The fork isn't particularly high-tech, with the parts costing less than $20 total, including a battery to power it. At the base, there's a dial allowing you to toggle between three intensity levels. At the prototype stage, there's remit here for a greater range of sensations, but even so, three settings are enough for my uneducated palate. There's definitely a "your mileage may vary" caveat here, because even without electric cutlery, what's salty for one person might seem barely seasoned to someone else.
The metallic handle is a necessity. To complete the circuit for the fork, you need to strongly grip it while depressing a button closer to the fork head. It means you have to hold it kind of like a shovel, which makes things slower. It's awkward to grip, and the button is in the wrong place. If or when the device gets a redesign, I hope the company puts the button on the side of the fork. If development continues, the device should hopefully get even slimmer. The team behind the project says it's also looking into metal chopsticks if the technology can be made to fit such a narrow device.
According to tests so far, one of the biggest challenges is getting diners to put something with an electric current in their mouth. Me? I had no such problem.
The fork (or whatever utensil the tech goes inside) isn't a solution just by itself. For anyone with hypertension or other conditions that require little or no salt in their diet, you have to start with no-salt food. The fork -- and the current it carries -- merely helps substitute for the salty deliciousness your taste buds are missing. When its inventor, Hiromi Nakamura, began her research around six years ago, it was aimed at augmenting or changing taste with electric current. The health angle only became obvious later, adding a more serious reason to continue the project.
Researchers have teamed up with a clinic that is helping to test the fork with those who would benefit from consuming less salt. (However, given the small amounts of electricity involved, it's not recommended for anyone who's pregnant or has a pacemaker.) According to tests, one of the biggest challenges is getting diners to put something with an electric current in their mouth. Me? I had no such problem.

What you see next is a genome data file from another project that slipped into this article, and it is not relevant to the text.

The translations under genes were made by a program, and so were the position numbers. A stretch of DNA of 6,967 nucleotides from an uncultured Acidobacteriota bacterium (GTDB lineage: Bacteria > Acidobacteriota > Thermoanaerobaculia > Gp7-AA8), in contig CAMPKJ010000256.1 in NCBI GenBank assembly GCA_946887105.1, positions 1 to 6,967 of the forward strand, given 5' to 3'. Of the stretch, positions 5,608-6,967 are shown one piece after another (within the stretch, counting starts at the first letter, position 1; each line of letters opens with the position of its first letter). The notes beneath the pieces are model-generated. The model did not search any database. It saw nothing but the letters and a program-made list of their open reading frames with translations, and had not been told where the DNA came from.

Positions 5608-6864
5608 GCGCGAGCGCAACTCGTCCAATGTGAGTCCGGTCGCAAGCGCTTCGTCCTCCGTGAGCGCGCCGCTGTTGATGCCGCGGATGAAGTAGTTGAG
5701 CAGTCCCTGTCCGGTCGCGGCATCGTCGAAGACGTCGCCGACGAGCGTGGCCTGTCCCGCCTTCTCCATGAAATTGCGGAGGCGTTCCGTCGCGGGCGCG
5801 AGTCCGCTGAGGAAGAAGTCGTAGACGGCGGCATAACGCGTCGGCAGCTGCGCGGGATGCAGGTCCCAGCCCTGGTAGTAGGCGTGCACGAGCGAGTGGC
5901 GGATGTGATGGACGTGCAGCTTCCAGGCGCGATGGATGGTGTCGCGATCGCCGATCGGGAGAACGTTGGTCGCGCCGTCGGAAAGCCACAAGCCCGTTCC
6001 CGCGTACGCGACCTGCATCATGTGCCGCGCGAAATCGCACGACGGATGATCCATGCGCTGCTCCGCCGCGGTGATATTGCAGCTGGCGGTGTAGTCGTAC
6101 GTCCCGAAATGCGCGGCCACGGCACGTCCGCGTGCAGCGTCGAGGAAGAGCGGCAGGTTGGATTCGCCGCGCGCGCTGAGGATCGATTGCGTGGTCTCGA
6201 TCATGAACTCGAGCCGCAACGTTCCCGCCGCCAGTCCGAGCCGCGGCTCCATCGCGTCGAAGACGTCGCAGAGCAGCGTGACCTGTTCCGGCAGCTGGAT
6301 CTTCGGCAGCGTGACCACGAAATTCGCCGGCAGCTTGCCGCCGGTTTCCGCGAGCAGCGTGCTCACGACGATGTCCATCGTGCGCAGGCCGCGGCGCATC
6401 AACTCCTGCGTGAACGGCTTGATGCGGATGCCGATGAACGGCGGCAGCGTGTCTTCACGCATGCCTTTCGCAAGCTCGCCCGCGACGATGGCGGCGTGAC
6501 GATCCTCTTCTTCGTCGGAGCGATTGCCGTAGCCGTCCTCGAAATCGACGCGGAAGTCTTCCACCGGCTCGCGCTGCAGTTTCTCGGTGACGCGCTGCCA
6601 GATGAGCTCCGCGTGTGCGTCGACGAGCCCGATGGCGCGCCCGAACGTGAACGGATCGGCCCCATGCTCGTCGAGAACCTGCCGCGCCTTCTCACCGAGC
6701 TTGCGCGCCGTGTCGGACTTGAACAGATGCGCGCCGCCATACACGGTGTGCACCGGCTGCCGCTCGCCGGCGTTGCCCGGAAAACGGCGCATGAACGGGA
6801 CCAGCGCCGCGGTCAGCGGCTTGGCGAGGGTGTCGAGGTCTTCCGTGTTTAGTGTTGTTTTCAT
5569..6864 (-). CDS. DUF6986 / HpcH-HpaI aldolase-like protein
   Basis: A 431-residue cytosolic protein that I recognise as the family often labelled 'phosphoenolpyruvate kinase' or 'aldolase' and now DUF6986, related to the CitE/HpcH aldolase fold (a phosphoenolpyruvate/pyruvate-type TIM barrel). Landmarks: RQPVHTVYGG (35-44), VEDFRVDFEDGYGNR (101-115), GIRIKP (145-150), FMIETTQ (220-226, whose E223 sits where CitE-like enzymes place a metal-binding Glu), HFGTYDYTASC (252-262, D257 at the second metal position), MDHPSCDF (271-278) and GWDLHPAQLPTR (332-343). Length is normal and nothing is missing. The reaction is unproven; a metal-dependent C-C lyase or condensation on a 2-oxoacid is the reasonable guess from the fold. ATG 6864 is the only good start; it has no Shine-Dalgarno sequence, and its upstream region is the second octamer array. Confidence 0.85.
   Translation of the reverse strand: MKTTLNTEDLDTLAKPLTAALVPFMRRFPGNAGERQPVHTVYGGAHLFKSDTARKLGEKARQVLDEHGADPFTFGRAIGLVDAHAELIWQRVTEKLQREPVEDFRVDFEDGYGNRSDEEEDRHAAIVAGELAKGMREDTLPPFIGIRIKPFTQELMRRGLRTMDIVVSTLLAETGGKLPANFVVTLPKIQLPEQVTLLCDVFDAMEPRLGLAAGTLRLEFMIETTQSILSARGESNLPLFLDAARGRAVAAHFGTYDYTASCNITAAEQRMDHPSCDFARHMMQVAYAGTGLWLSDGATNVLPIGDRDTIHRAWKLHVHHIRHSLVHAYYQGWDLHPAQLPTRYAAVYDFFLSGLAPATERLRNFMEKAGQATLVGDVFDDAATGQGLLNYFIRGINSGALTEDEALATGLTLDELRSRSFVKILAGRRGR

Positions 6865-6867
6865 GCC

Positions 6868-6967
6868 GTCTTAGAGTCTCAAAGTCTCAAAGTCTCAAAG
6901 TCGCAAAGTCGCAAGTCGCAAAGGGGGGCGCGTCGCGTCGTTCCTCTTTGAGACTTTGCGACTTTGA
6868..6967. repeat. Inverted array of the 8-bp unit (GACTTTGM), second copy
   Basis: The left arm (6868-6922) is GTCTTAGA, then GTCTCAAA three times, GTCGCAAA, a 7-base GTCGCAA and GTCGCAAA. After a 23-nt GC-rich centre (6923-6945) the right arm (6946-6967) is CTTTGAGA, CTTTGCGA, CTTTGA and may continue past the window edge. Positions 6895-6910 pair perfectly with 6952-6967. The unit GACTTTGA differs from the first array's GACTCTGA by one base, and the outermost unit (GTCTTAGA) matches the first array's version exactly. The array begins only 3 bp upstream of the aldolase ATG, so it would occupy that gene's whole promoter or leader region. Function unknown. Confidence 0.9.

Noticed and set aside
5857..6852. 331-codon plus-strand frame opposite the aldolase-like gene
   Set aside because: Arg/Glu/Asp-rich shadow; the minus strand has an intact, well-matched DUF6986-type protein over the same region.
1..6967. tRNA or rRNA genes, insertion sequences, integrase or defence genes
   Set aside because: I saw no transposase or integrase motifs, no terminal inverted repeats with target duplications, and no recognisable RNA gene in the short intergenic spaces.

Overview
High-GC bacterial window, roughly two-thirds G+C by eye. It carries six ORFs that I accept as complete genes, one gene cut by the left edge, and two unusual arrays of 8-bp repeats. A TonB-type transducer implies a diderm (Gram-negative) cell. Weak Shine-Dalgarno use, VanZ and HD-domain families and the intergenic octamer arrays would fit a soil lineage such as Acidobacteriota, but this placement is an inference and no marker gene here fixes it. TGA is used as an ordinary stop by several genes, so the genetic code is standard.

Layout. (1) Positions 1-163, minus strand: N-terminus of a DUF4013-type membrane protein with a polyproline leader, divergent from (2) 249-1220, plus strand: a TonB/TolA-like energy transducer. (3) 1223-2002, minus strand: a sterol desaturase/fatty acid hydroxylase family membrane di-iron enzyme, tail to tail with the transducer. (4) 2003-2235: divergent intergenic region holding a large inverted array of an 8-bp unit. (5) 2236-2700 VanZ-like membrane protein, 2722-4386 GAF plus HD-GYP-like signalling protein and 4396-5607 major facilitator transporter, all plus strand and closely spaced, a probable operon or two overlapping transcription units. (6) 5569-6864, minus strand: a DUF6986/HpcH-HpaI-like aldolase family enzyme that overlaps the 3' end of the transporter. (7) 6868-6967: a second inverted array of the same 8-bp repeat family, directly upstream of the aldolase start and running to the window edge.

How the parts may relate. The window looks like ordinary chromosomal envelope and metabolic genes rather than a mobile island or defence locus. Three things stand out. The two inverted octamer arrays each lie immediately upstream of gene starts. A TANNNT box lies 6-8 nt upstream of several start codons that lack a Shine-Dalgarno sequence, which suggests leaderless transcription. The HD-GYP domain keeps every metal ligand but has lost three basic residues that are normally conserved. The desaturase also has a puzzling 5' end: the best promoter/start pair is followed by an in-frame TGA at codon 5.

I sat down to eat chicken breast and fish sausage. It's not a perfect test because both contained some salt to begin with, but even at the lowest "level" on the fork, the charge added a sharpness and strength to the taste. Aside from holding the fork like maniac, you have to ensure that the fork connects with your tongue to complete the taste circuit.
It's another weird quirk to the eating experience. Unfortunately, I didn't get to sample foods with zero salt, but the salty sensation is there when I put the fork in my mouth without any food. (Of course I did such a thing.) Naturally, there's that metallic taste that comes with doing so, and the utensil also helps add a certain sourness to cuisine.
The team has already arranged several short-term "no-salt restaurant" pop-ups to demonstrate the fork. The menu offered items you'd actually want to eat -- pork cutlet, curry and even a desert -- except they were prepared with little to no salt. In fact, researchers have developed hundreds of no-salt recipes for foods that usually contain it. Garlic, ginger and pepper also enhanced flavor when there's no savory NaCl to assist.
While testing continues, there will be more pop-ups, and, as the creative team at J. Walter Thompson explained to me, while it isn't demonstrating the fork outside Japan yet, excess sodium consumption is definitely a global problem: New York City has had its own salt-reduction initiative since 2010, while in India high sodium is the cause of over one-quarter of all deaths by disease. It's early days, but the electro fork could help.